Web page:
Figure 8-2 - NSAP Address Structure















ISO/TC-97/SC-6 [Page 17]
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Network Layer Addressing


8.1.1.1 The AFI

The Authority and Format Identifier specifies:

a) the format of the IDI (see clause 8.2.1.2);

b) the authority responsible for allocating values of the IDI (see
clause 8.2.1.2) and

c) the abstract syntax of the DSP (see clauses 8.2 and 8.2.3).

8.1.1.2 The IDI

The Initial Domain Identifier specifies:

a) the Network Addressing subdomain from which values of the DSP
are allocated; and

b) the authority responsible for allocating values of the DSP from
that subdomain.

8.1.2 The DSP

The semantics of the DSP is determined by the authority identified by
the IDI (see clause 8.1.1.2).

8.2 Network Address Abstract Syntax

The Network Address is defined in this Addendum in terms of an abstract
syntax which expresses the semantics of the Network Address. The use of
this abstract syntax as a descriptive device enables this Addendum to
convey, in written form, a complete definition of the Network Address
without restricting it to the specific encoding of the NPAI. It also
enables this Addendum to identify two alternative preferred concrete
synataxes of the Network Address, to which reference may be made by
Network Layer protocol specification standards so as to unambiguously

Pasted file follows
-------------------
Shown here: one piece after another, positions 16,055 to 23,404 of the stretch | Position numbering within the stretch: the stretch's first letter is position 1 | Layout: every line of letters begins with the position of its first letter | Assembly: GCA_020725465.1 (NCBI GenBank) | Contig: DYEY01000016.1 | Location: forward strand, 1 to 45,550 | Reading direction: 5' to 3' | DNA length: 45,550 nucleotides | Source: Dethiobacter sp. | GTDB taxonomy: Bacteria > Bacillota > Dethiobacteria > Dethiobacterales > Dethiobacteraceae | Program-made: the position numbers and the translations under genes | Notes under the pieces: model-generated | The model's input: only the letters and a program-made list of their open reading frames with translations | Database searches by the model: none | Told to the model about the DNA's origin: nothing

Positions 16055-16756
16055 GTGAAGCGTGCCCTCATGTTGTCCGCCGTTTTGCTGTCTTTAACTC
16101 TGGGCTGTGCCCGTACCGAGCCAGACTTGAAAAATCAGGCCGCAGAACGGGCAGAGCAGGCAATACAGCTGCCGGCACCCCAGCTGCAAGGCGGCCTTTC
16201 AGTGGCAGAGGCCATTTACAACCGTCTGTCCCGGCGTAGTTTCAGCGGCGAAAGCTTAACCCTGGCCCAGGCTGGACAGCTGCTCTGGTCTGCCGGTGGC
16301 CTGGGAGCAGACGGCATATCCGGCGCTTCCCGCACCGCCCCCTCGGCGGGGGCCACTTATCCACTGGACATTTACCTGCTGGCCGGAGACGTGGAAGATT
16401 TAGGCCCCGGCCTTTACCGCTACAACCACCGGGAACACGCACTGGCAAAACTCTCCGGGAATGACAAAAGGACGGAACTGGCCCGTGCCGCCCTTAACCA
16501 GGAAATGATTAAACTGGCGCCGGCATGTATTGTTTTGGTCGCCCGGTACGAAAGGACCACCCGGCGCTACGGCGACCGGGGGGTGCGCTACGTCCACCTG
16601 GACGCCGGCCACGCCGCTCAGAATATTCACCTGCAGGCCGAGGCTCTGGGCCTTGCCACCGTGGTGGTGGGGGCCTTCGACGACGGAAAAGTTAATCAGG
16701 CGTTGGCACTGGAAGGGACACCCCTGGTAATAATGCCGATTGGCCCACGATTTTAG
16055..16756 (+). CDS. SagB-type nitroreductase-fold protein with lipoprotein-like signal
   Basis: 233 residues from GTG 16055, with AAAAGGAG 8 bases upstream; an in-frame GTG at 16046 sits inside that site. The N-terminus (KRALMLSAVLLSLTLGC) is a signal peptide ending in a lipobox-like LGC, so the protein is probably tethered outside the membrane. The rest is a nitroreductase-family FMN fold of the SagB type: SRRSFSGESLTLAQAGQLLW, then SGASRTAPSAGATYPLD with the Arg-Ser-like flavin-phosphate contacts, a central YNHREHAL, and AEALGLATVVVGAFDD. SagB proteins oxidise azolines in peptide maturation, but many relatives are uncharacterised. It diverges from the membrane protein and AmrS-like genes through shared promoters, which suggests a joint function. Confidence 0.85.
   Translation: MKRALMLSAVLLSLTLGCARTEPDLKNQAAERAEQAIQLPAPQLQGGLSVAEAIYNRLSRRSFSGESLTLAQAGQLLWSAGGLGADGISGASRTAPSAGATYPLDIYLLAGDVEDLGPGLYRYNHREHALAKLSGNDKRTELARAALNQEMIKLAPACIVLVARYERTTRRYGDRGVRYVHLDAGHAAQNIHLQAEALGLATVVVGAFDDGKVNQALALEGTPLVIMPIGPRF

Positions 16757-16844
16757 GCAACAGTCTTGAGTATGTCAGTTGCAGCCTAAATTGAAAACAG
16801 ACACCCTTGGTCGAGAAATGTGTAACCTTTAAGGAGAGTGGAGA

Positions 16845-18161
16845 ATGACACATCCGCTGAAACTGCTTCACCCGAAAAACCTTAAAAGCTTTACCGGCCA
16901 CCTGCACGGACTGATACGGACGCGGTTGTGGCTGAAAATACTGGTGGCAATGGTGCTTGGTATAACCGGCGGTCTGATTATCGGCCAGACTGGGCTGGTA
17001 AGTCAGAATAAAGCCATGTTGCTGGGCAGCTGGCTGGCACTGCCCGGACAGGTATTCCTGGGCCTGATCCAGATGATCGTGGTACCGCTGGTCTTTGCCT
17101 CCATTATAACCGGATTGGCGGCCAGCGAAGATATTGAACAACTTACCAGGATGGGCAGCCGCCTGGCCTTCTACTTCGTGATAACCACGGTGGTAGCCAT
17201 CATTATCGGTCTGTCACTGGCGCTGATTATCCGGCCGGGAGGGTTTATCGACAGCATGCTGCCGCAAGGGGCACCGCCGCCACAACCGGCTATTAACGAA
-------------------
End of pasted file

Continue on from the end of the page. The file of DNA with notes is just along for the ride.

define the way in which the Network Address is encoded as NPAI.

8.2.1 Abstract Syntax and Allocation of the IDP

This clause defines the abstract syntax of the AFI, the currently
allocated values of the AFI, and the IDI formats corresponding to the
allocated AFI values. Among the currently allocated values of the
AFIsare values reserved for assignment to new IDI formats which may be
identified by ISO or CCITT. Assignment of these AFI values to new IDI
formats by either ISO or CCITT must be accompanied by appropriate
modification of this Addendum according to the rules established by
ISO for revising International Standards. Allocation of new AFI values
will be by joint agreement between ISO and CCITT, and will require an
appropriate modification of this Addendum.



ISO/TC-97/SC-6 [Page 18]
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Network Layer Addressing


The abstract syntax of the IDP is decimal digits. The allocation of
the AFI (see Clause 8.1.1) ensures that the first decimal digit of the